Highland Council and Scottish Government food policy

>Good Food Nation Bill

*January 2024  update

Good Food Nation Plan and consultation

Following the passage of the Good Food Nation Bill in June 2022, the Scottish Government has published its Good Food Nation Plan on its website and as an 80 page PDF file.  It has opened a consultation on the plan, which closes on the 22 April.

The plan is an enormous and not very well organised document urgently in need of a concise summary.  The one thing that does stand out clearly is a list of six target 'outcomes', described as 'the high-level aspirations for a Good Food Nation', which it is hoped the plan will help to achieve.

The Good Food Nation Outcomes

Outcome 1: Everyone in Scotland eats well with reliable access to safe, nutritious, affordable, sustainable, and age and culturally appropriate food.

Outcome 2: Scotland’s food system is sustainable and contributes to a flourishing natural environment. It supports our net zero ambitions, and plays an important role in maintaining and improving animal welfare and in restoring and regenerating biodiversity.

Outcome 3: Scotland’s food system encourages a physically and mentally healthy population, leading to a reduction in diet-related conditions.

Outcome 4: Our food and drink sector is prosperous, diverse, innovative, and vital to national and local economic and social wellbeing. It is key to making Scotland food secure and food resilient, and creates and sustains jobs and businesses underpinned by fair work standards.

Outcome 5: Scotland has a thriving food culture with a population who are interested in and educated about good and sustainable food.

Outcome 6: Scotland has a global reputation for high-quality food that we want to continue to grow. Decisions we make in Scotland contribute positively to local and global food systems transformation. We share and learn from best practice internationally.

What one looks for, but does not find, in the section 'Working towards a Good Food Nation'  is a clear statement of actions the government proposes to take in order to achieve these outcomes.  What one gets ia vast amount of general discussion of every imaginable food-related topic, as well as  'snapshot boxes' purporting to portray the life experience of people in all walks of life once a Good Food Nation has been achieved.  The only glimpse of clarity is in a section on policies

Food policy is incredibly varied and extends into a range of different areas within the Scottish Government.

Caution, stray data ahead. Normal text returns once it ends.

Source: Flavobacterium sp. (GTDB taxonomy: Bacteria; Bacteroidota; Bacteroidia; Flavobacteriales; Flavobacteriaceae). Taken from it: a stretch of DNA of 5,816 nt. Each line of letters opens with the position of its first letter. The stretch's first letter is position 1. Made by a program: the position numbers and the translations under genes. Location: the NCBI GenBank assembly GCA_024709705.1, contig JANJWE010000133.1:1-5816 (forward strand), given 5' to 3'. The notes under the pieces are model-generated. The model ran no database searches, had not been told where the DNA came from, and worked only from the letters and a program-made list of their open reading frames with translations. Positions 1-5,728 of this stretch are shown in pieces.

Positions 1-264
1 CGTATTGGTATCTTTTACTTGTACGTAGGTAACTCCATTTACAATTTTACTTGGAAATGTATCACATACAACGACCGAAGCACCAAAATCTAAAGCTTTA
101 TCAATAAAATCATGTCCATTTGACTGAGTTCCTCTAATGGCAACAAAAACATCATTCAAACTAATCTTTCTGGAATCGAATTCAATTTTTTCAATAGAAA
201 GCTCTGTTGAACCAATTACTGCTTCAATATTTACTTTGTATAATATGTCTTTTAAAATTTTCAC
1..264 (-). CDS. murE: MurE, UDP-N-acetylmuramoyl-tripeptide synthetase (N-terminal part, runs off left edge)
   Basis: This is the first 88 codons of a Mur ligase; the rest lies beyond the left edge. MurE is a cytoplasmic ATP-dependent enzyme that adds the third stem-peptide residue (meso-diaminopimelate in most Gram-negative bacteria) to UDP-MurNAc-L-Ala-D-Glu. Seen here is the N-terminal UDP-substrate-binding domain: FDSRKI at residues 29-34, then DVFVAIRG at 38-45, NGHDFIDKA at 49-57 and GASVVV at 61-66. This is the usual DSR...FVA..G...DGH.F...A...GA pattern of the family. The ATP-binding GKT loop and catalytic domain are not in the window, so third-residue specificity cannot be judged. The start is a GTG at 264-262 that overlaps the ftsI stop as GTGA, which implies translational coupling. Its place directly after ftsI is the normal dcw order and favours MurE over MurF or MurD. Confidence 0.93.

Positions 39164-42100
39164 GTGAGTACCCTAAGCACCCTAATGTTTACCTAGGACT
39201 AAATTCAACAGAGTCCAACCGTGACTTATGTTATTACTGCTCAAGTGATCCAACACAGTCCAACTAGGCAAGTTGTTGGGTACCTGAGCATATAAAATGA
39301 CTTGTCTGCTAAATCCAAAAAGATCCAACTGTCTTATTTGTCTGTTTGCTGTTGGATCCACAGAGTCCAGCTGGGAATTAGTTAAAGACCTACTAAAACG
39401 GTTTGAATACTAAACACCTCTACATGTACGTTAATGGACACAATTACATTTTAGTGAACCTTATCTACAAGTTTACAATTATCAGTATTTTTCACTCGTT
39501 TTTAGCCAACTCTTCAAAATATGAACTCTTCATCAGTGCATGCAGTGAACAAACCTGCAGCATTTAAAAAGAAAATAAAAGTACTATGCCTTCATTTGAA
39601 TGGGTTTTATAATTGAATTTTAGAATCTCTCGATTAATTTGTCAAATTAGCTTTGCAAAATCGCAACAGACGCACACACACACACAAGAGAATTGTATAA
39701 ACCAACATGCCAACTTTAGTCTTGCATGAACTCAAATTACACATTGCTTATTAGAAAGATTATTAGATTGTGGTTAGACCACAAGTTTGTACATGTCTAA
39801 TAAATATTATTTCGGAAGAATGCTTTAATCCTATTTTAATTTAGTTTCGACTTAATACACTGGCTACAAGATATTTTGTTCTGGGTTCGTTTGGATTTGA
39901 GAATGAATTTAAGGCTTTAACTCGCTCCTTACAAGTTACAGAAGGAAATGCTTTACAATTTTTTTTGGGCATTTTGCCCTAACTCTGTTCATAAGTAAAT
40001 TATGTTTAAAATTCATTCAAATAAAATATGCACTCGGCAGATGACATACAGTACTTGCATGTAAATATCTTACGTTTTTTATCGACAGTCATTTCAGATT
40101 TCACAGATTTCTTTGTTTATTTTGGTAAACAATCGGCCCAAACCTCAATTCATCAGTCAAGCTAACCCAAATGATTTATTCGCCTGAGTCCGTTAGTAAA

We have organised current and future government policies and actions into four sections based around key groups in the food system: People and Communities; Providers and Places; Farmers, Food Producers and Processers; and Policymakers.

People and Communities collects policies that are targeted at individuals and communities. These are policies that focus on improving individual situations and securing better access to healthy and sustainable food.

Providers in this context is defined as those who supply food to other people in a variety of settings. This section therefore includes policies on public sector food provision; retail; restaurants; and similar. It also includes any policies that influence what is made available to the public in these settings, such as school food regulations.

The Farmers, Food Producers and Processors section contains policies that are directed at those who grow; rear; catch; or harvest food, as well as those who manufacture and process food stuffs.

The final section, Policymakers, covers some other key overarching government policies and strategies that interlink with food policy and must be considered and reflected upon when making new policies.

The consultation

The Scottish Government website consultation page has links to the GFN Plan and to a consultation paper.  This gives a list of 'indicators' and 'targets/other measures' for each outcome which in fact give a better idea of the direction the government might take in implementing the plan than anything in the plan itself.  It also has questions about the perceived value of the indicators and targets in achieving GFN - taken together rather than separately for each outcome.  There are also questions about the perceived validity of the snapshots of life in a future Good Food Nation.